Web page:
“Winter” in Phoenix is always a random event. In January we had below freezing temperatures and several pipes blew out from the ice. Faucet drips turned into icicles and most of the sunflowers in my life were wiped out by the frost. Within days, it was in the 70s again and it felt like spring was for sure on its way. Last week, as part of my Wednesday writing work with the 3rd/4th graders, we celebrated the warm weather by planting dozens of sunflower seeds in various places around the playground. The soil was fairly dry, so we even set up a watering rotation to make sure the plants would have enough moisture to grow. It certainly seemed like spring was in the air.
Then, with seemingly little warning, “winter” was back. Just a week after the sunflower seed planting, dark clouds loomed overhead most of the day. Temperatures dropped and all of a sudden spring felt like winter again. Puddles of rain water formed in various places on the playground and lunch recess had its share of soggy shoes and “mud accidents.” Two girls were busy transferring their precious water from truck beds to pots, eager to utilize it for important uses. The incoming storm added an exhilarating backdrop to the voyage of a brick pirate ship created by several children. They proudly gave me the tour of their ship as heavy clouds closed in. Before dusk, there was hail and rain in most parts of the valley. The mood around the school definitely matched the exciting weather patterns.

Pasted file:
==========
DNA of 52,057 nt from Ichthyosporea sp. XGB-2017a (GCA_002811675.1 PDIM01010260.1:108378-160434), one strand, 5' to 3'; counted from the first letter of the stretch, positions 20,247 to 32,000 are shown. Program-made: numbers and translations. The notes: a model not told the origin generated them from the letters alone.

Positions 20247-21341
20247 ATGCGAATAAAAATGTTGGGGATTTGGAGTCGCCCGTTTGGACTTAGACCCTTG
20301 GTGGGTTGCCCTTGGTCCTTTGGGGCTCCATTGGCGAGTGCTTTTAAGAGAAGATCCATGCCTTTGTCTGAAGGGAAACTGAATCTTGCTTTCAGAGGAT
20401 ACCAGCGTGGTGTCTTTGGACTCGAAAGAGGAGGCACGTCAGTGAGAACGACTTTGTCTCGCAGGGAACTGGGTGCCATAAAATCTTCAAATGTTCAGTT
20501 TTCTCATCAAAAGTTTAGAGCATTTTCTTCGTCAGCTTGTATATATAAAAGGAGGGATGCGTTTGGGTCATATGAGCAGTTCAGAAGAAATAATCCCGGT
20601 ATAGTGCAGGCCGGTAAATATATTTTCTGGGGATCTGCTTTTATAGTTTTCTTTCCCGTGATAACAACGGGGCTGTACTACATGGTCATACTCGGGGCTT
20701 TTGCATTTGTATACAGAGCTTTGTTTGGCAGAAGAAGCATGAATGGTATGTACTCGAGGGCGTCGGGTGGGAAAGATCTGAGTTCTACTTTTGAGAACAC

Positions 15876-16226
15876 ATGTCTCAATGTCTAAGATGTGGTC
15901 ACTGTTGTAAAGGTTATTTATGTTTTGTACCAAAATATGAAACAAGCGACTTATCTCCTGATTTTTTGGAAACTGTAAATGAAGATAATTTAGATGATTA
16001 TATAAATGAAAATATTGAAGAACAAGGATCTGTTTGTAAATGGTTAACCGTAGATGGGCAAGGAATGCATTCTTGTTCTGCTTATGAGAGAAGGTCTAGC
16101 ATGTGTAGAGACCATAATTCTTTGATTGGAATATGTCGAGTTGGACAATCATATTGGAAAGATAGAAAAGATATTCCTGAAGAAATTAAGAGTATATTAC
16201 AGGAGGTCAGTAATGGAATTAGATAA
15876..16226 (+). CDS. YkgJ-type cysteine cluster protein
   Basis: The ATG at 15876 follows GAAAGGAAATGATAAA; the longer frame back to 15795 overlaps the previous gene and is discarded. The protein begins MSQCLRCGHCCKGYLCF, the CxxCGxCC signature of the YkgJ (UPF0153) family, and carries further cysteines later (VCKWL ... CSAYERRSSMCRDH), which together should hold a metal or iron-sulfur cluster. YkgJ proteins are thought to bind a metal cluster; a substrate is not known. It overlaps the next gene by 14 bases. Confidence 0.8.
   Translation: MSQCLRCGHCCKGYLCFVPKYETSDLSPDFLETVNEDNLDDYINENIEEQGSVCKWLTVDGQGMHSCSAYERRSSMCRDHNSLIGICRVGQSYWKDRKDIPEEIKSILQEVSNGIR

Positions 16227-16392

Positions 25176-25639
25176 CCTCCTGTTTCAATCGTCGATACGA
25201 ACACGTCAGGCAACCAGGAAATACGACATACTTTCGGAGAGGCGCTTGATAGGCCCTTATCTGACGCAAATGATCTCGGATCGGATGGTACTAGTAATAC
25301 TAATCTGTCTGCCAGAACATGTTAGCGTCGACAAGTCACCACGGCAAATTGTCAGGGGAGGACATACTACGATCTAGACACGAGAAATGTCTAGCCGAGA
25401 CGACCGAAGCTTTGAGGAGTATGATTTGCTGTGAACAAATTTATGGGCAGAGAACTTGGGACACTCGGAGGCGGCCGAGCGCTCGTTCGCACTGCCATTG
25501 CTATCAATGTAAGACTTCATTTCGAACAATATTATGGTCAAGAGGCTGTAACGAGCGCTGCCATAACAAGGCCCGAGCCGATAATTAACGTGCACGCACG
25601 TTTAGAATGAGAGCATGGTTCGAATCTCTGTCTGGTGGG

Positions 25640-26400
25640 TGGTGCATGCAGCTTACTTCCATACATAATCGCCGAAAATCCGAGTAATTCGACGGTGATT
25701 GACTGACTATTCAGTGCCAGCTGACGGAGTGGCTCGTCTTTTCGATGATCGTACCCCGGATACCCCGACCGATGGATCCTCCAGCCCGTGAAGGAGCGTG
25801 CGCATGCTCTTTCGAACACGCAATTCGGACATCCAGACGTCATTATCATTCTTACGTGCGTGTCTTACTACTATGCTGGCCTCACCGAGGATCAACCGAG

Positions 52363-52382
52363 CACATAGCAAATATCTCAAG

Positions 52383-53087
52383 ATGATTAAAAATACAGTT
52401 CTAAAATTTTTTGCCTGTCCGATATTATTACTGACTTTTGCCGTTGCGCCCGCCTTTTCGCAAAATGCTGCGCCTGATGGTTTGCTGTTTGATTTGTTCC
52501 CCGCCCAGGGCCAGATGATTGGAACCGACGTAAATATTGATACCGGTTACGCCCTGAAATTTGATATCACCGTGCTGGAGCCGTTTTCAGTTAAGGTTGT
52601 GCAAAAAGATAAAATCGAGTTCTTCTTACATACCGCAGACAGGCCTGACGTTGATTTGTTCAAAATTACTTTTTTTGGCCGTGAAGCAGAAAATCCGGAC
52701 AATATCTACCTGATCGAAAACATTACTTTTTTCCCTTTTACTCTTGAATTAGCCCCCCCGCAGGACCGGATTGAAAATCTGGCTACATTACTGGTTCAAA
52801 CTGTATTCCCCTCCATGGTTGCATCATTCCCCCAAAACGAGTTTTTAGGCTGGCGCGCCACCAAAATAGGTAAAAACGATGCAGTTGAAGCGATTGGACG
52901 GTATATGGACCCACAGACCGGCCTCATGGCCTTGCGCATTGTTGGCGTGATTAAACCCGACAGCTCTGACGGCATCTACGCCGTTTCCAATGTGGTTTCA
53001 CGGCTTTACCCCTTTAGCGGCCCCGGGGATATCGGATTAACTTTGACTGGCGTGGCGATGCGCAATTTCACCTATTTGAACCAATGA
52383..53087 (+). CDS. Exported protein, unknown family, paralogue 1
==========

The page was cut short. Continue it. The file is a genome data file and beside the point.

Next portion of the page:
Rainy days always create their share of challenges, such the drenched clothing items of children who “by accident” land in puddles, or energetic toddlers who are kept inside to avoid spontaneous full body water play. They add to already stressful driving conditions for parents who have to run into the building with or without their umbrellas. However, they are also days for celebration, especially when we remember the not-so-far-away blistering summer days ahead. The rain takes away the dust, turns grass green, and brings an added boost to all seedlings in the growing process, both plants and humans. It gives young pirates extra bravery for weathering the imaginary high seas. And hopefully it will be just what our newly planted sunflowers need to make their way skyward through the desert soil. Rainy days have a way of bringing the perfect balance of chaos and inspiration, and this day certainly delivered.